The people of Baghdad suffer without the electric grid they previously had, relying on generators they only dare run a few hours a day to air-condition their homes or run their basic electric appliances. Worse, the Iraqis live in greater daily fear of the American soldiers than they did of Hussein. They avoid Americans at all costs, following far behind their military vehicles, constantly afraid to make eye contact with the soldiers, while the soldiers are constantly vigilant and ready to pull the trigger at the slightest suspicion that an Iraqi may attack them.
Americans will be astounded that Iraqis first viewed the war as a United States trick to turn Iraq over to Iran. Nor can Iraqis be expected to welcome the American occupation when for years the United States' economic sanctions against Iraq brought hardship. The presence of Westerners in their land has made many formerly non-religious Iraqis turn to extreme forms of Islam for comfort and a sense of control over their situation. Issam Jameel's family rarely followed Muslim rituals while he lived in Iraq but now his family constantly prays and worships at the local mosques.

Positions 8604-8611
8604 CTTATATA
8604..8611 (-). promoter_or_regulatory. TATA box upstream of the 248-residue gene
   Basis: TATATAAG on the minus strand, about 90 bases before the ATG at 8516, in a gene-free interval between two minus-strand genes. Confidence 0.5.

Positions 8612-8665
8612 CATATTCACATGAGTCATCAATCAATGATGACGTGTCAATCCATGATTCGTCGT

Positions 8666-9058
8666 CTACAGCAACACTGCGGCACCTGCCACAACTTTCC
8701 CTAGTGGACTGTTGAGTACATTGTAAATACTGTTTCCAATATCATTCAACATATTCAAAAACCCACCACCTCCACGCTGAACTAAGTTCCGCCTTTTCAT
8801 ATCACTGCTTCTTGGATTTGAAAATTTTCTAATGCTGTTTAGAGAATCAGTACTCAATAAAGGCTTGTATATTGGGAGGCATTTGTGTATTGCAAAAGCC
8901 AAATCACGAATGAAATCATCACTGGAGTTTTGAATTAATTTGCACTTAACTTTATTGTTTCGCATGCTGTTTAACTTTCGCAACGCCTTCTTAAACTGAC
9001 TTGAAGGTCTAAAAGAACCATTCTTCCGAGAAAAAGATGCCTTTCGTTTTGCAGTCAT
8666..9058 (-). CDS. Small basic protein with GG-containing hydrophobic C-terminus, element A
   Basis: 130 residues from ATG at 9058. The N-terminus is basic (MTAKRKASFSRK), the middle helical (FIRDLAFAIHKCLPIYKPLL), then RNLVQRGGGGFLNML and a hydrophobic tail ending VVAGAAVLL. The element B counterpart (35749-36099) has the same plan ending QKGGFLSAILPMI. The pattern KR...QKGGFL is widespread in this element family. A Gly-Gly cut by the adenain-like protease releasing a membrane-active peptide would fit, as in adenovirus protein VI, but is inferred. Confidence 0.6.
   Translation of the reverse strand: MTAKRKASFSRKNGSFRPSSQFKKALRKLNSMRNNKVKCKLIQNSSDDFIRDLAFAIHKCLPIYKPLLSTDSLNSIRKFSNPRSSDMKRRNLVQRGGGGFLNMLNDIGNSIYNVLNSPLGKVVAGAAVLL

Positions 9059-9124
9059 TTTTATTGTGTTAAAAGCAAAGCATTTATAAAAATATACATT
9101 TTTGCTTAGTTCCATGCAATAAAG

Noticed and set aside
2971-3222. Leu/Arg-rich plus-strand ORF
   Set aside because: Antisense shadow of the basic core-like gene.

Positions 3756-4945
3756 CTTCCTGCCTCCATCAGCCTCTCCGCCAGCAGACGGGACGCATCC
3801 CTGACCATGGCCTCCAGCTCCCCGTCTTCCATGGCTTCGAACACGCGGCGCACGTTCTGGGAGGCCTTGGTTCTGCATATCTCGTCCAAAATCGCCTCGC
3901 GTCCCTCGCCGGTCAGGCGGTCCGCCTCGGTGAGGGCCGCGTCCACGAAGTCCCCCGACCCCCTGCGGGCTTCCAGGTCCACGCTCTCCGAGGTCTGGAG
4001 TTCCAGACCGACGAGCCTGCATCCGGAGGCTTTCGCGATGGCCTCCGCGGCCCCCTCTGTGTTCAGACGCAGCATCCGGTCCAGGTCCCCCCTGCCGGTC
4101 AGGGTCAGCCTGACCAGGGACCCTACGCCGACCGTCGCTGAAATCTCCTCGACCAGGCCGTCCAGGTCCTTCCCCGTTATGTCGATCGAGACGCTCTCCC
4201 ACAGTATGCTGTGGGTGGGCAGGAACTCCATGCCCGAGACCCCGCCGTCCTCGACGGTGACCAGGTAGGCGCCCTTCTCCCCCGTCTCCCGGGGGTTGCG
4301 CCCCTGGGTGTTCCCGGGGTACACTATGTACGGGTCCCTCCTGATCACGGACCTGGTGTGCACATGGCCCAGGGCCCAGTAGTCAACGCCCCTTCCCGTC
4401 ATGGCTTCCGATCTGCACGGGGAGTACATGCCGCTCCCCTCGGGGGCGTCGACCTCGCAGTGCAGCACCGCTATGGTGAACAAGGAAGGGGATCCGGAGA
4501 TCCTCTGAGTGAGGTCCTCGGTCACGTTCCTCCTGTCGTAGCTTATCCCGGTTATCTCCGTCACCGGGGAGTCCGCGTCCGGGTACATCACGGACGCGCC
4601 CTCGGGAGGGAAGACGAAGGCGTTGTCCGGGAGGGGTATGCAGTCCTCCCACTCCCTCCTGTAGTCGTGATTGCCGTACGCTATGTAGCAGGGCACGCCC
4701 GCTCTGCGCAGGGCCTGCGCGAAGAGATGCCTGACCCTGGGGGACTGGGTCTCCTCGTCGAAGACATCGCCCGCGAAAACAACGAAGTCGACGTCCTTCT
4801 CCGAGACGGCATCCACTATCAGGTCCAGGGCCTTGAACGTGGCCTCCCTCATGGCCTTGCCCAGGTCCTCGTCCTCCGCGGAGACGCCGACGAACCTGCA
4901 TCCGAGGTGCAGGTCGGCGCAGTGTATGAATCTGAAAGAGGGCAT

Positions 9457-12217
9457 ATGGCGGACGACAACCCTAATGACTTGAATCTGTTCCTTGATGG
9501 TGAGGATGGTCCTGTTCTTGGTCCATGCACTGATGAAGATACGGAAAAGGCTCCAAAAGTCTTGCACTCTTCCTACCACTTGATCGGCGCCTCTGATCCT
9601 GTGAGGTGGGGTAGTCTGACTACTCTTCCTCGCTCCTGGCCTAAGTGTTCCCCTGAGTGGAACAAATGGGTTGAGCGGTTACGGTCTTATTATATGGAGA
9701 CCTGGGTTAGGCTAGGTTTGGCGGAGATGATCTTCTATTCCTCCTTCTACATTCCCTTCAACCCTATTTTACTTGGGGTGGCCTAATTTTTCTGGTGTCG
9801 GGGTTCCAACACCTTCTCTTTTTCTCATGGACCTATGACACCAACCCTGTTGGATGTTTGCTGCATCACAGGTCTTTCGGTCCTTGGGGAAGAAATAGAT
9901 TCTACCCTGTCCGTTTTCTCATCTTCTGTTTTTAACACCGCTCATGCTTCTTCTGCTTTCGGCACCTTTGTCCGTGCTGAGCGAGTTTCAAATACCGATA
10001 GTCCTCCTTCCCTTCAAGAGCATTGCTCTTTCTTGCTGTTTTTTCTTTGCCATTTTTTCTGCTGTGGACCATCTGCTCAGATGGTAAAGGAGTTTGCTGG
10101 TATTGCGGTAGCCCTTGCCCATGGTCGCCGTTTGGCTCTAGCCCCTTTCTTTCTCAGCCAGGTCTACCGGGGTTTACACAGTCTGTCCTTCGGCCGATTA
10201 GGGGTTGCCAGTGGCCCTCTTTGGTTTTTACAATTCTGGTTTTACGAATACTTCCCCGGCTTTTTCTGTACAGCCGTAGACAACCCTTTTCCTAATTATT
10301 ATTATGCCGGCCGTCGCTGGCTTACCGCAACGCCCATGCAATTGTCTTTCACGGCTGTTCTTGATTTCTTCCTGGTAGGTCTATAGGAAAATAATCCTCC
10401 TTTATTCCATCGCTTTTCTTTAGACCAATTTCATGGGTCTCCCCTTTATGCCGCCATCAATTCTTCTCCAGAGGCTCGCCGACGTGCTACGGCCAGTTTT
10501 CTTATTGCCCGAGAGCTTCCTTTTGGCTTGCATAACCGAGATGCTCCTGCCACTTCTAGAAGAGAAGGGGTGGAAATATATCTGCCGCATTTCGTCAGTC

The most insightful yet disturbing perspective reported by Jameel was from his own brother, a staunch zealot for Islam. Jameel reports many of his arguments with his brother.
When Mohamed said it was a Christian war to destroy Islam, the discussion developed spontaneously into a religious debate.
"This is not true, why do you assume that America is the representative of Christianity? This is ridiculous! Can't you see that there are many American Muslim soldiers serving with the troops?" I replied immediately, trying to explain that the Western regimes are run today free from religious influences.